FORTESQUE METALS CHIEF ANDREW FORREST DENIES QUITTING BECAUSE OF ASIC REGULATIONS

I’m not stepping down

because of ASIC:

Says Andrew Forrest

June 1, 2011 – 5:39PM
A difficult position ... mining magnate Andrew Forrest.Mining magnate Andrew Forrest wants to focus on philanthropic activities. Photo: Wolter Peeters

Andrew Forrest denies his departure as Fortescue Metals Group’s chief executive is a move to head off a ban by the corporate regulator.

Australia’s third richest man says he will retire as chief executive and become chairman, stepping back from the day-to-day running of the iron ore miner.

The company’s shares shot up to an almost three-month high after the announcement, gaining 17 cents, or 2.6 per cent, to close at $6.69 on a day the broader market was flat.

Mr Forrest said he’d never felt more confident about the prospects of the company that had grown from an explorer to Australia’s third force in iron ore production, behind BHP Billiton and Rio Tinto.

Chief operating officer Nev Power will replace Mr Forrest as CEO, while current chairman Herb Elliot will step aside to become deputy non-executive chairman and lead independent director.

In February, the Federal Court ruled against Fortescue and Mr Forrest over misleading claims on deals with Chinese firms. He faces a ban from acting as a company director and heavy fines, but is appealing.

‘‘We manage the company for what is, not what might be,’’ he told reporters today. ‘‘I’ve made no secret that I’ve been spending up to 50 per cent of my time on philanthropic endeavours.

‘‘I think the responsibility for a chief executive … when you’re spending that much time, you need to step down as chief executive, appoint someone who can really do that job better than you … that’s exactly what I’m doing.’’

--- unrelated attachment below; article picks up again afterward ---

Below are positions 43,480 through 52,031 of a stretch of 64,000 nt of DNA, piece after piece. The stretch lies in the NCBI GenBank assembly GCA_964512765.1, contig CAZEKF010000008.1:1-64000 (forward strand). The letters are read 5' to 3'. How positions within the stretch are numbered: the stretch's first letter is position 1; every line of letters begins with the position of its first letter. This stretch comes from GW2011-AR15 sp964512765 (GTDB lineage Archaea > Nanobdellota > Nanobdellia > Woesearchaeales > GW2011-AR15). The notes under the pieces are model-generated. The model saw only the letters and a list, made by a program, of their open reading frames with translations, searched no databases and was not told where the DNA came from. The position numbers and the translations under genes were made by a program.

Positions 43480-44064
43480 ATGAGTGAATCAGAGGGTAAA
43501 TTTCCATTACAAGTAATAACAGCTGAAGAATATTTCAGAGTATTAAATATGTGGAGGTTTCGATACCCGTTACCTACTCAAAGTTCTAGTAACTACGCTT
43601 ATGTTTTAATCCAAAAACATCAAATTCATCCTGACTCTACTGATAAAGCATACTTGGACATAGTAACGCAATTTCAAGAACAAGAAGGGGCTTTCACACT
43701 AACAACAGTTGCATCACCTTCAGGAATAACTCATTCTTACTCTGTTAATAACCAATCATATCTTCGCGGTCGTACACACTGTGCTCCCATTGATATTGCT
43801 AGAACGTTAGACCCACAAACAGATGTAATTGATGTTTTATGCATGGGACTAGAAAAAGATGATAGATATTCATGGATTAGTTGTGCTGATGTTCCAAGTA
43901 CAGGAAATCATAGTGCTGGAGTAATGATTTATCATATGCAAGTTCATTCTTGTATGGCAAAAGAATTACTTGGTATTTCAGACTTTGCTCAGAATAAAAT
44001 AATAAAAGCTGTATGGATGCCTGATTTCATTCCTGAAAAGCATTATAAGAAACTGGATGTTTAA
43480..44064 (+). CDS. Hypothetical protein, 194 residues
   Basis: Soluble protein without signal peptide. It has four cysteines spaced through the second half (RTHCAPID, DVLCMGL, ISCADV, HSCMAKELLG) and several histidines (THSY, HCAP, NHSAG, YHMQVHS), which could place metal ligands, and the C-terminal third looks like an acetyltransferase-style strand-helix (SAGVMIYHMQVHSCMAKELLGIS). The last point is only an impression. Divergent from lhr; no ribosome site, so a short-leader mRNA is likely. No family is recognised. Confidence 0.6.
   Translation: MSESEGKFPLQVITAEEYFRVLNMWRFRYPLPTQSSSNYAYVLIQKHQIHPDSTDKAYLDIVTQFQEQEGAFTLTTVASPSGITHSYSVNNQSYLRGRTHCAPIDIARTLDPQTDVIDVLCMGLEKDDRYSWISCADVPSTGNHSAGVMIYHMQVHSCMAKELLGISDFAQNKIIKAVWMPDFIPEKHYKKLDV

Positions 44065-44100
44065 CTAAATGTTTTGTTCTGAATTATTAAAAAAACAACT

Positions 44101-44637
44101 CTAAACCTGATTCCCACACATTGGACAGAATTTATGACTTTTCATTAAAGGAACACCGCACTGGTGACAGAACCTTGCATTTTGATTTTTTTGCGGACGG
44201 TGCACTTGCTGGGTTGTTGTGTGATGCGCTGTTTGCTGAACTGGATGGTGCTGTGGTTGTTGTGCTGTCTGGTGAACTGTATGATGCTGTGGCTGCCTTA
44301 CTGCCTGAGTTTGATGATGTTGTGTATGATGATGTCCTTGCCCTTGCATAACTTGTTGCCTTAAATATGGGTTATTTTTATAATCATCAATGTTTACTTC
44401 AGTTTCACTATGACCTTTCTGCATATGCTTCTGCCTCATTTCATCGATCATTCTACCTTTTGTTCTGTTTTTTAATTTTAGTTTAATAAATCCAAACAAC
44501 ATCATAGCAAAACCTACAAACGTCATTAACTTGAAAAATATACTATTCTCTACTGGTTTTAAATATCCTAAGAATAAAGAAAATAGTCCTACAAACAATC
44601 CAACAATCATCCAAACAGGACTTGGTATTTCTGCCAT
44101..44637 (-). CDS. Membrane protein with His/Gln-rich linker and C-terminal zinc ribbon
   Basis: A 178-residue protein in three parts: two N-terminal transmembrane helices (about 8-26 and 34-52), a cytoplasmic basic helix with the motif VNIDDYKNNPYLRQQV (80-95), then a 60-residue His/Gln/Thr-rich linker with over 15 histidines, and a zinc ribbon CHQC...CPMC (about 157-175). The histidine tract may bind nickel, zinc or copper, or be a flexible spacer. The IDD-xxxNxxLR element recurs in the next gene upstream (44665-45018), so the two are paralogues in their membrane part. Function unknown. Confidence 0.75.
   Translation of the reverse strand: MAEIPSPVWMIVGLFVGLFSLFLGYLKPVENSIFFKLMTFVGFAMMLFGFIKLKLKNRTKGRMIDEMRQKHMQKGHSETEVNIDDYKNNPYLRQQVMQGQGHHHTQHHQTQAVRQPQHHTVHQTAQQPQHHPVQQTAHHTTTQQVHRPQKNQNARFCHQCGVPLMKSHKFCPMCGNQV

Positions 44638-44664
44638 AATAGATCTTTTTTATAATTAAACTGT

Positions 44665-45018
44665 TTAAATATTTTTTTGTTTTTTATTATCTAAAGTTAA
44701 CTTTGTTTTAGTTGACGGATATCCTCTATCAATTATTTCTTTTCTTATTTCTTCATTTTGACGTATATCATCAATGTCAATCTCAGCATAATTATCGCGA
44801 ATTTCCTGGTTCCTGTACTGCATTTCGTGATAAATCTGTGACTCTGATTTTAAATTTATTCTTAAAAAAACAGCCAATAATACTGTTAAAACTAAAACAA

ASIC action not the only factor

Pengana Capital portfolio manager Tim Schroeders said he believed the Australian Securities and Investments Commission’s court action against Mr Forrest was relevant to the departure, but wasn’t the only factor.

‘‘It’s looming in the future and makes sense, but Andrew has been positioning the company regardless for him to have a less hands-on influence,’’ he said. ‘‘The nature of the business is it has transformed from an exploration developer to a producer. With that those risks change and the required expertise changes as well.’’

Mr Power is a former head of engineering company Thiess in Australia and has held senior executive positions within Smorgon Steel and in the mining industry.

He said Mr Forrest would continue to be an important part of Fortescue as chairman, but a team of people were driving the company forward.

‘‘We are in the process of expanding this organisation into one of the great companies of the world,’’ he told reporters. ‘‘I will be looking to lean on Andrew for those things he does extremely well, freeing Andrew up to do those things he’s been looking to do and also to maintain very strong contact with the company.’’

He said that would include negotiations with the Yindjibarndi indigenous group, which reached a stalemate in April about the mining giant’s plans to build a new iron ore mine in the Pilbara.

Mr Forrest intends to focus on philanthropic activities, particularly in the area of indigenous disadvantage.

Tripling iron ore output

The company also announced today it had brought forward plans to triple its iron ore production target by up to 12 months, now hoping to reach 155 million tonnes per annum (mtpa) by 2013.

‘‘We’ve already silenced the critics,’’ Mr Power said. ‘‘We’ve done anything we said we were going to do.

‘‘We’ve done it faster, more efficiently than anyone else has done it.

‘‘We’re waiting for the market to understand that in its fullness and respond completely.’’

AAP

Sourced & published by Henry Sapiecha

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